Archive for June 19th, 2017

Politics and Economics of Mathura’s temples…(similarities with Central Bank Governance??)

June 19, 2017

Fascinating piece on politics/governance and economics of Mathura’s temples.

Apparently, the government wants to regulate these temples to ensure tourists are not looted . In a way similar to Goa’s taxi case, but here we cannot really have competition. Thus, the government wants the pandits to be regulated under a Board to manage affairs. Obviously, the pandits/priests are not amused:

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What is wrong with our system of global trade and finance: Dani Rodrik version

June 19, 2017

Interesting interview of Dani Rodrik who had warned about this hyper globalisation mania and its repercussions long back.

On free trade agreements he says:

If the trade agreements were about free trade, they would be one sentence long. They are thousands of pages, because they consist of a new set of regulations. And the question then becomes what are these regulations for, whose interests are they advancing.

No country has a completely free trade policy. There is always some management of trade. We don’t let goods come in that don’t satisfy our health and safety standards, that go beyond our regulatory standards, so we always have these controls. It’s never about free trade vs. protection. It’s always about where we should and shouldn’t regulate.

And the same is true about capital markets, and financial globalization. I think we have too easily internalized the norm that financial capital should be free to move without any restriction. There is no justification in economic theory for the idea that free capital mobility is optimal. These are things we know we need to approach pragmatically. There are real decisions that need to be made.

🙂 This is not new for those familiar with Prof. Rodrik’s works. Just that this free trade bit is as straight as it gets.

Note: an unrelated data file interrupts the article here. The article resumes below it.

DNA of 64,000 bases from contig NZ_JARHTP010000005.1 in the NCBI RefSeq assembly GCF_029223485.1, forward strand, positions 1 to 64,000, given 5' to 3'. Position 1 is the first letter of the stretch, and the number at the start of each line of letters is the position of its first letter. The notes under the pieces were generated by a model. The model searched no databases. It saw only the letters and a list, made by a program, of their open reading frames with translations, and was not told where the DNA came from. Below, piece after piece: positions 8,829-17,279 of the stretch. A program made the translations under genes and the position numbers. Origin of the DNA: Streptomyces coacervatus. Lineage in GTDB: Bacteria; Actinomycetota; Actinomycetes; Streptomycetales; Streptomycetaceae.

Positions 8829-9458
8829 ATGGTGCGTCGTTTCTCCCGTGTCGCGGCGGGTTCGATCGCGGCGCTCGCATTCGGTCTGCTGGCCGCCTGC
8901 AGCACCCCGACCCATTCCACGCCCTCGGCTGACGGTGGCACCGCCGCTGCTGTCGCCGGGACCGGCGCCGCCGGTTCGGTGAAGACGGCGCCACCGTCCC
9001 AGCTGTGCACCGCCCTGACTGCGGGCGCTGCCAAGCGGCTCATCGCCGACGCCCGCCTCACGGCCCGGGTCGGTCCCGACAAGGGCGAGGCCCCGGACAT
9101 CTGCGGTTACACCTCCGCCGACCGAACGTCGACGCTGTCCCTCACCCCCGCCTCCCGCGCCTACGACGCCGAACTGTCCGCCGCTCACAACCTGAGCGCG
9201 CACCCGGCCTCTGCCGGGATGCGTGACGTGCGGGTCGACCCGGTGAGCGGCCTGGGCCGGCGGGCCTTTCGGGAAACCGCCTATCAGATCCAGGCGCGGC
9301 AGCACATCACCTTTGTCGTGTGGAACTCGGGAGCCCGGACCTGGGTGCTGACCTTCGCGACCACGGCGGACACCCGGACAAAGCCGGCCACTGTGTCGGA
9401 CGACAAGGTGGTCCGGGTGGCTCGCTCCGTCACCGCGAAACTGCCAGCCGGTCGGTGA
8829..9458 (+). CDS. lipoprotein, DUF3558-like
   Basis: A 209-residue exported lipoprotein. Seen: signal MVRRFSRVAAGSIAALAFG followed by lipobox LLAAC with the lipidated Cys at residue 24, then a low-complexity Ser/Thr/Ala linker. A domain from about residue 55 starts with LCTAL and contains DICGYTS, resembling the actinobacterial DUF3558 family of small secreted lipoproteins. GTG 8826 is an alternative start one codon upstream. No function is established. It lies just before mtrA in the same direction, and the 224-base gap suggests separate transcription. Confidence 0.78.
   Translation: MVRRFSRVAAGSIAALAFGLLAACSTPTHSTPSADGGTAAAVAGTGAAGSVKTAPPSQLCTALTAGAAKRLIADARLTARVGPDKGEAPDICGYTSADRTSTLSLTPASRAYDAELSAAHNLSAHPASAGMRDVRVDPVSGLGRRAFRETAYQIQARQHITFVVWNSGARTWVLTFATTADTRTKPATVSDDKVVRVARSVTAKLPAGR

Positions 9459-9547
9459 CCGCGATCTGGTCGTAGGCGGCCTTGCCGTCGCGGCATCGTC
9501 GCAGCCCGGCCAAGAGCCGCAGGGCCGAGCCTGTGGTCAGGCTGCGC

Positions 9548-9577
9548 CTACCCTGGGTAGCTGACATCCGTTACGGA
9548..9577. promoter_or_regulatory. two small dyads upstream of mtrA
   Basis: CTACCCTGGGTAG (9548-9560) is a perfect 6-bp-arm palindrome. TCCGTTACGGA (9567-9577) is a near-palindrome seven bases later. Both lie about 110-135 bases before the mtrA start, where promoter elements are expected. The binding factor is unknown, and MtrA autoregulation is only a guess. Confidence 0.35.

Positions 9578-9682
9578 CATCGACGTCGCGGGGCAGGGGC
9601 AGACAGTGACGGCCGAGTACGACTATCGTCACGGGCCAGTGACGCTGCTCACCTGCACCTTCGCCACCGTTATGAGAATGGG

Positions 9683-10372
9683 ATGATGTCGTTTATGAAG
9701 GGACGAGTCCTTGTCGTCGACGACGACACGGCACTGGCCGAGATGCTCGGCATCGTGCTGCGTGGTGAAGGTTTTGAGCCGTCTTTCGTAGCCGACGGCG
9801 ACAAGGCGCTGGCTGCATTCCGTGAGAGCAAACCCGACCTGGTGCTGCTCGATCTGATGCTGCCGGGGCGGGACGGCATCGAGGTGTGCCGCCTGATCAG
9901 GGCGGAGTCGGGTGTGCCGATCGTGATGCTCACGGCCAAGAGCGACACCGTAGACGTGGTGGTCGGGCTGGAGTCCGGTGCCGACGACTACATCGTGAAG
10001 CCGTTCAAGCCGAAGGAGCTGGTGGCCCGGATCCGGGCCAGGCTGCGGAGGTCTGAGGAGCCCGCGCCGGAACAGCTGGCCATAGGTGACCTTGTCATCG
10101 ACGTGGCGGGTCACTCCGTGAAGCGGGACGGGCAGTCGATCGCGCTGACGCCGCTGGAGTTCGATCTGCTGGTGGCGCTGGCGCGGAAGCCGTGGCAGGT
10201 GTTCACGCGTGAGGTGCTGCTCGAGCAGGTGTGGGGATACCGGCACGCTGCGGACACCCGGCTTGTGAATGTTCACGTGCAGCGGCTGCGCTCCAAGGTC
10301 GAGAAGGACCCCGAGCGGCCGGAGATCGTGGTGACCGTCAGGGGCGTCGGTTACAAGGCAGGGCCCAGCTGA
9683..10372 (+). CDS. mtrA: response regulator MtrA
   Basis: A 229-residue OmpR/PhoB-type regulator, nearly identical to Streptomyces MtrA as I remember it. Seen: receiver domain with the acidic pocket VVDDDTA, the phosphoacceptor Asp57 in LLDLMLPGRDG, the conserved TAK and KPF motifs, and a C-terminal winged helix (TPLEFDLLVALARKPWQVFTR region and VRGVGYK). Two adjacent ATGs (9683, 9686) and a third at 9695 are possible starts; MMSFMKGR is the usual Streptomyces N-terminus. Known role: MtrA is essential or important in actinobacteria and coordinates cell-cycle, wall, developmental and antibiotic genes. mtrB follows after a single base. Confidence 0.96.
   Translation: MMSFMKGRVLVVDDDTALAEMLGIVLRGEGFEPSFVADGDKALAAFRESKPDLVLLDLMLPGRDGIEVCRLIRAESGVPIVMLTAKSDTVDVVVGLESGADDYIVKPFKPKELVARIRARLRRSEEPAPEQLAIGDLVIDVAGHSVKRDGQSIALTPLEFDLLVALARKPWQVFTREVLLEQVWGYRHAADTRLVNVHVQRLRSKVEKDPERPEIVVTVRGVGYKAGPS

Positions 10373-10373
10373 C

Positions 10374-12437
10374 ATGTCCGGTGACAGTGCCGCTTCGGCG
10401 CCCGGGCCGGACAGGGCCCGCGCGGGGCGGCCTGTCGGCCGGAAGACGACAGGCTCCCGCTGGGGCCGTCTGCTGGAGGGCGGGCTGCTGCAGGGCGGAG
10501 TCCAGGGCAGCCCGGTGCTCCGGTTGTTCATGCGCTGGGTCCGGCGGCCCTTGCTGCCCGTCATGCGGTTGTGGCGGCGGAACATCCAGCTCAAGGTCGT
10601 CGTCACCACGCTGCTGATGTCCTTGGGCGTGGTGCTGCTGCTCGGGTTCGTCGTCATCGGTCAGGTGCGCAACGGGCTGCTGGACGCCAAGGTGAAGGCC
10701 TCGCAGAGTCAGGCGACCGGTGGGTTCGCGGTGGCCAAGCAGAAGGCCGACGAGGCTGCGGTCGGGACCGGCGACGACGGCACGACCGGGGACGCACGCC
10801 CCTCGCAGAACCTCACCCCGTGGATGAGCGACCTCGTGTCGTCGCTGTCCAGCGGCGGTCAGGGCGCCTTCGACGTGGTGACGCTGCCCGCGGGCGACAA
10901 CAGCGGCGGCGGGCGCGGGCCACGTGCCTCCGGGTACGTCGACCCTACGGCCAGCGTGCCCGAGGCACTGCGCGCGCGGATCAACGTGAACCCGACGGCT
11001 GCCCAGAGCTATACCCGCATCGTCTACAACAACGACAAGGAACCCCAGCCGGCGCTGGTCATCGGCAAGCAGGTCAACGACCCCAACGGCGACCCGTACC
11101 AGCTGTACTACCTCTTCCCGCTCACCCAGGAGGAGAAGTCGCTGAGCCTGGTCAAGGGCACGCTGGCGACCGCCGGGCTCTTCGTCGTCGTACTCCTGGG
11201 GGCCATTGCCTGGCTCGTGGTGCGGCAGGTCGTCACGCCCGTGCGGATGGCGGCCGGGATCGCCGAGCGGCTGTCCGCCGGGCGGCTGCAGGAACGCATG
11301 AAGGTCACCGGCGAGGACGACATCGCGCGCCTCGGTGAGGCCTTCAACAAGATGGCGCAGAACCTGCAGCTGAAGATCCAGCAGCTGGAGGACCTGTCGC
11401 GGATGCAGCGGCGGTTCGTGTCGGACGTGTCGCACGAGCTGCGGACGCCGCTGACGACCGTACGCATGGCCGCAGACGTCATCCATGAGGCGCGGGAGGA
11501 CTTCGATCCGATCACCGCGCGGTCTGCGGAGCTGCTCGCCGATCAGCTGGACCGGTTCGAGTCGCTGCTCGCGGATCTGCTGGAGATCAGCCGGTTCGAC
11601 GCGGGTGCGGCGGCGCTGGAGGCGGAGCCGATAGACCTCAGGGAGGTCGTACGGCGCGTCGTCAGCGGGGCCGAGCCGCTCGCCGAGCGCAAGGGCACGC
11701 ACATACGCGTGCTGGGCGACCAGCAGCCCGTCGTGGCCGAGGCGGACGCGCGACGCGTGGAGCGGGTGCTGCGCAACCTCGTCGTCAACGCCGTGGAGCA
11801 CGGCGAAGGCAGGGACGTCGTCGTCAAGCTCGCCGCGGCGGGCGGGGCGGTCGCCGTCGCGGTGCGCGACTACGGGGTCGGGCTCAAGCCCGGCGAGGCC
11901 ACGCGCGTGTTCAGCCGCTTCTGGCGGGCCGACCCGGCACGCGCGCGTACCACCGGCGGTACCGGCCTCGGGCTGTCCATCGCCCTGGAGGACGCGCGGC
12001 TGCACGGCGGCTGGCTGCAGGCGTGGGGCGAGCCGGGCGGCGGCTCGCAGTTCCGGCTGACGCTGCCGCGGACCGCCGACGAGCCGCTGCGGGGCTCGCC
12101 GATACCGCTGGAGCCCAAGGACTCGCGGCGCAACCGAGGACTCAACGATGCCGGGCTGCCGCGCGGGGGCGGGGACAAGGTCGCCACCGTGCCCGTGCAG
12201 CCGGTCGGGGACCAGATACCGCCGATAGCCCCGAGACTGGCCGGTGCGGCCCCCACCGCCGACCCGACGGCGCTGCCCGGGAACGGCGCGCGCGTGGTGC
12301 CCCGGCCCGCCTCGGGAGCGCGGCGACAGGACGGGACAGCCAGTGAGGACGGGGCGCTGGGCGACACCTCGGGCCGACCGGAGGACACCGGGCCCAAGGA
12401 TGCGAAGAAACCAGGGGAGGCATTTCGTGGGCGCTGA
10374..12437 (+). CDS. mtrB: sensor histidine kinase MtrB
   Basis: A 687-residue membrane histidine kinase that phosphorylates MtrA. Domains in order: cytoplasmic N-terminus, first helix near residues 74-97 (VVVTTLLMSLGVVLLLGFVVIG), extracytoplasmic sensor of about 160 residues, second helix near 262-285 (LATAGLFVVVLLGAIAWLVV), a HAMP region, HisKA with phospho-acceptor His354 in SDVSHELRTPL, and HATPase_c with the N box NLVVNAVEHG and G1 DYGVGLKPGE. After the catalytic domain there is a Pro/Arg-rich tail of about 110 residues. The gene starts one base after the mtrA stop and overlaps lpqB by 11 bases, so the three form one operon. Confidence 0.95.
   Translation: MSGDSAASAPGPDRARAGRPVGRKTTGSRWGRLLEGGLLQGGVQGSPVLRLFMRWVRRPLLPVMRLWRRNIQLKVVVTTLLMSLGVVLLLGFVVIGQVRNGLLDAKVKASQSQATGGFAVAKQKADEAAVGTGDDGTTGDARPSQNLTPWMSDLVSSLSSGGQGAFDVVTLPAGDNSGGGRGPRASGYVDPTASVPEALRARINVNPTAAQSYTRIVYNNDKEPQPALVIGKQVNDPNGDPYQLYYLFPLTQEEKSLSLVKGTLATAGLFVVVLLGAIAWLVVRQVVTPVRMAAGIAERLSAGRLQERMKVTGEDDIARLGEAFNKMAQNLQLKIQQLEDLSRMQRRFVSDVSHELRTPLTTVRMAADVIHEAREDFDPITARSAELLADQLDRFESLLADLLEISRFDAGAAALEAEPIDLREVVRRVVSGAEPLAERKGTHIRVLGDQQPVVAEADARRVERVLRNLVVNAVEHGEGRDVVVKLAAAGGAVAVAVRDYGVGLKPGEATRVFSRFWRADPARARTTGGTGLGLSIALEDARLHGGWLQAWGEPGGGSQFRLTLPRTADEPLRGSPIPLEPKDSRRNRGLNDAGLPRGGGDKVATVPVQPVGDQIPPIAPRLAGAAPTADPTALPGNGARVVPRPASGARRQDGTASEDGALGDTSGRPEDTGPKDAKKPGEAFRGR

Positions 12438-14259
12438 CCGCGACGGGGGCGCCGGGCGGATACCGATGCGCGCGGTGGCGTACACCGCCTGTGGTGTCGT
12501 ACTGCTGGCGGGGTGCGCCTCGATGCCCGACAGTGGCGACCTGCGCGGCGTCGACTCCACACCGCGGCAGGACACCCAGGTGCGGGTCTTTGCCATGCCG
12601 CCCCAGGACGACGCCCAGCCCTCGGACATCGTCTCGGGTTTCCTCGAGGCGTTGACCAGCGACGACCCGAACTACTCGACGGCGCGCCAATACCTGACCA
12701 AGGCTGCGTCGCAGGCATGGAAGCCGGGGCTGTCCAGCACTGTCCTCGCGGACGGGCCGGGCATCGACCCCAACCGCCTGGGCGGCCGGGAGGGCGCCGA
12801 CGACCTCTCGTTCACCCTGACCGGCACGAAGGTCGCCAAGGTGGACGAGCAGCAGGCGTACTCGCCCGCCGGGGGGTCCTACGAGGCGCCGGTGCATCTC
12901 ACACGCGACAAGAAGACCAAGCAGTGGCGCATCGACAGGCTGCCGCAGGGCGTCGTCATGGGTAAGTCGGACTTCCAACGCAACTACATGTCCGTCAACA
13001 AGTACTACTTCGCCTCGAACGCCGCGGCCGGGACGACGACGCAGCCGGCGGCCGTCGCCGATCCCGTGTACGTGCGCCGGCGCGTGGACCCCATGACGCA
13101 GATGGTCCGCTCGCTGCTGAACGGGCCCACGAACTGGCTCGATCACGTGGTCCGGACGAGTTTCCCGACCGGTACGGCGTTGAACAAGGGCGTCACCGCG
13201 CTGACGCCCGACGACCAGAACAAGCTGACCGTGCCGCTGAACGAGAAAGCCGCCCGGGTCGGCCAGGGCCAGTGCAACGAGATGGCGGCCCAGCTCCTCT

On Trump:

Like most everything with Trump, I think there is a significant element of truth in the causes that he picks up. He is addressing some real grievances. But then the manner in which he addresses them is completely bonkers. So in the case of Germany, I do think Germany is the world’s greatest mercantilist power right now. It used to be China. China’s surplus has gone down in recent years, but Germany’s trade surplus is almost 9 percent of GDP. And they are essentially exporting deflation and unemployment to the rest of the world.

I think the damage, though, is done to the rest of Europe and not the United States. In addition, it is not a trade problem. It is a macro-economic problem. The solution is to get German consumers to spend more and save less and the German state to spend more and to increase German wages. It is not the trade policies of the US or any other country that is going to be able to address this issue. It is similar to the way Trump has picked up grievances about how trade agreements have operated in the United States. These agreements have created loses, and grievances that have not been addressed, and I think there is a lot of truth to those kind of things, but I don’t think he has any realistic way of dealing with those things.

Hmm..

The entire interview is worth a read. Lots of interesting stuff to think and ponder upon. He says how Europe opened up much earlier to trade and built the insurance mechanisms to safeguard those who were to be hit by trade. Thus, populism in Europe is not much about protection against imports but about immigration. In US trade was followed without any social welfare leading to cries against trade..

All this requires deep understanding of politics and society something which current economics totally fails you to teach..

What do we mean by legal tender? Currency? Are they the same?

June 19, 2017

How many monetary economics students bother with these terms?

JP Koning’s another terrific post takes you through absolute basics of money. First legal tender:

David Birch recently grumbled about people’s sloppy use of the term legal tender, and I agree with him. As Birch points out, what many of us don’t realize is that shopkeepers have every right to refuse to accept legal tender such as coins and notes. This is because legal tender laws only apply to debts, not to day-to-day transactions. If someone has borrowed some money from you, for instance, then legal tender laws dictate a certain set of media that you cannot refuse to accept to settle that debt. These laws have been designed to protect your debtor from a situation in which you demand payment in a rare medium of exchange, say dinosaur bones, effectively driving them into bankruptcy.